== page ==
Investigation of water injection benefits on downsized boosted direct injection spark ignition engine

Publisher:
ELSEVIER SCI LTD
Publication Type:
Journal Article
Citation:
Fuel, 2020, 264
Issue Date:
2020-03-15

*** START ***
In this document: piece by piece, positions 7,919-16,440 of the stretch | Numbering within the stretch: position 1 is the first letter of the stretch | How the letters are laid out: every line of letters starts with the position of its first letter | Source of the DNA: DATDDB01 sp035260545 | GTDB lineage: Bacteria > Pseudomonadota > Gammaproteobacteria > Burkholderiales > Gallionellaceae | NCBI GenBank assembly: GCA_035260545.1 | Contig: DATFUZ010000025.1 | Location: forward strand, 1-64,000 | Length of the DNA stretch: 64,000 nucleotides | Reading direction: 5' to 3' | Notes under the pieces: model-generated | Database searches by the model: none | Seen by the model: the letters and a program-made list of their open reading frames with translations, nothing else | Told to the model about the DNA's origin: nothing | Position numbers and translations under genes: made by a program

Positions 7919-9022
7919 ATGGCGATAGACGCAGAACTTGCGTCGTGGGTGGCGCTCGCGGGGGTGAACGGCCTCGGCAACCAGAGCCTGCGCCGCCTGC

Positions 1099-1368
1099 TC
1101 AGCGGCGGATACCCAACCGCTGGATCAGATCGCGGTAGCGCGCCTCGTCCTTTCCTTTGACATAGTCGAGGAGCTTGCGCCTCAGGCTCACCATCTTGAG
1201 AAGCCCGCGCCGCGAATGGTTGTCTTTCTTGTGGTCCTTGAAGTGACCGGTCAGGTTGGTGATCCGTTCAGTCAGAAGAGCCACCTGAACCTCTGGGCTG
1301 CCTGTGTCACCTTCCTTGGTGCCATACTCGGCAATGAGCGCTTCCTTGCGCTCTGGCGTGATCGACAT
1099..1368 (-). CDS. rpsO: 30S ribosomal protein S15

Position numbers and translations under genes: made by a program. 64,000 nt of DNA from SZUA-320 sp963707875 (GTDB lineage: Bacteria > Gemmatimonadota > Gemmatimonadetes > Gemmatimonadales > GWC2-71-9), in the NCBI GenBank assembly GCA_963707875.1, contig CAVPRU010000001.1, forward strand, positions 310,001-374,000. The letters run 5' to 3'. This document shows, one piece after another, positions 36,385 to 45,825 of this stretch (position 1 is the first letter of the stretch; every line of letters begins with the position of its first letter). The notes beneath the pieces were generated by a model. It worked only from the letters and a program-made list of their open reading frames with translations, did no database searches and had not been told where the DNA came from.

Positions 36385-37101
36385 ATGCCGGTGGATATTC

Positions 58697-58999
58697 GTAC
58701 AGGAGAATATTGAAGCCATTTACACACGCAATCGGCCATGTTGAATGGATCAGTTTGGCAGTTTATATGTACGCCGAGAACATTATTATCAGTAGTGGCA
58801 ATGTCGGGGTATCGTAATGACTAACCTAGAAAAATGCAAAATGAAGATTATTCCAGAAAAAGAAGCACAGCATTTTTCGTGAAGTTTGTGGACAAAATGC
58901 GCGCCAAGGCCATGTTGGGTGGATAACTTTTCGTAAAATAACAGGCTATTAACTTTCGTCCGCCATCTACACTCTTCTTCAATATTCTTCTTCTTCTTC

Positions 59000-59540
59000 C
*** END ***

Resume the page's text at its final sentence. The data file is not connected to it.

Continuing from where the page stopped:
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© 2019 Elsevier Ltd Engine downsizing and boosting are key technologies to achieve the increasingly stringent emissions standards for spark ignition (SI) engines. However, knock is a major obstacle inhibiting further downsizing of SI engines. Water injection is a promising technology that has regained attention recently to solve the knock problem. In this paper, a 1.5L turbocharged gasoline direct injection (GDI) engine was modified by installing a water port injection (WPI) system on the intake manifold. The WPI system was modified from a GDI system and deionized water was pressured to 50 bar in a water tank by compressed nitrogen. The effect of WPI on engine combustion and emissions performance were experimentally investigated under different water/gasoline volume percentages and WPI timings. The results show that WPI has great potential in suppressing engine knock. At original engine setting (without adjustment of spark timing), all the combustion indexes related to knock are decreased by WPI, including maximum in-cylinder pressure (Pmax) and maximum pressure rise rate (Rmax). The flame kernel formation process (CA0-5), initiation combustion duration (CA0-10), early combustion duration (CA0-50) and major combustion duration (CA0-90) are deteriorated, resulting in decreased indicated mean effective pressure (IMEP) and thermal efficiency. By properly advancing spark timing, the combustion process can be improved, allowing the engine to achieve higher Pmax and better combustion phases without occurrence of knock. It is also found that the water/gasoline volume percentage should be kept within a proper range (30% in this study) because over WPI can lead to deterioration of combustion and pollutant emissions. WPI can effectively reduce the production of NO and CO emissions, while HC emissions are increased with the rise of water/gasoline volume percentage.
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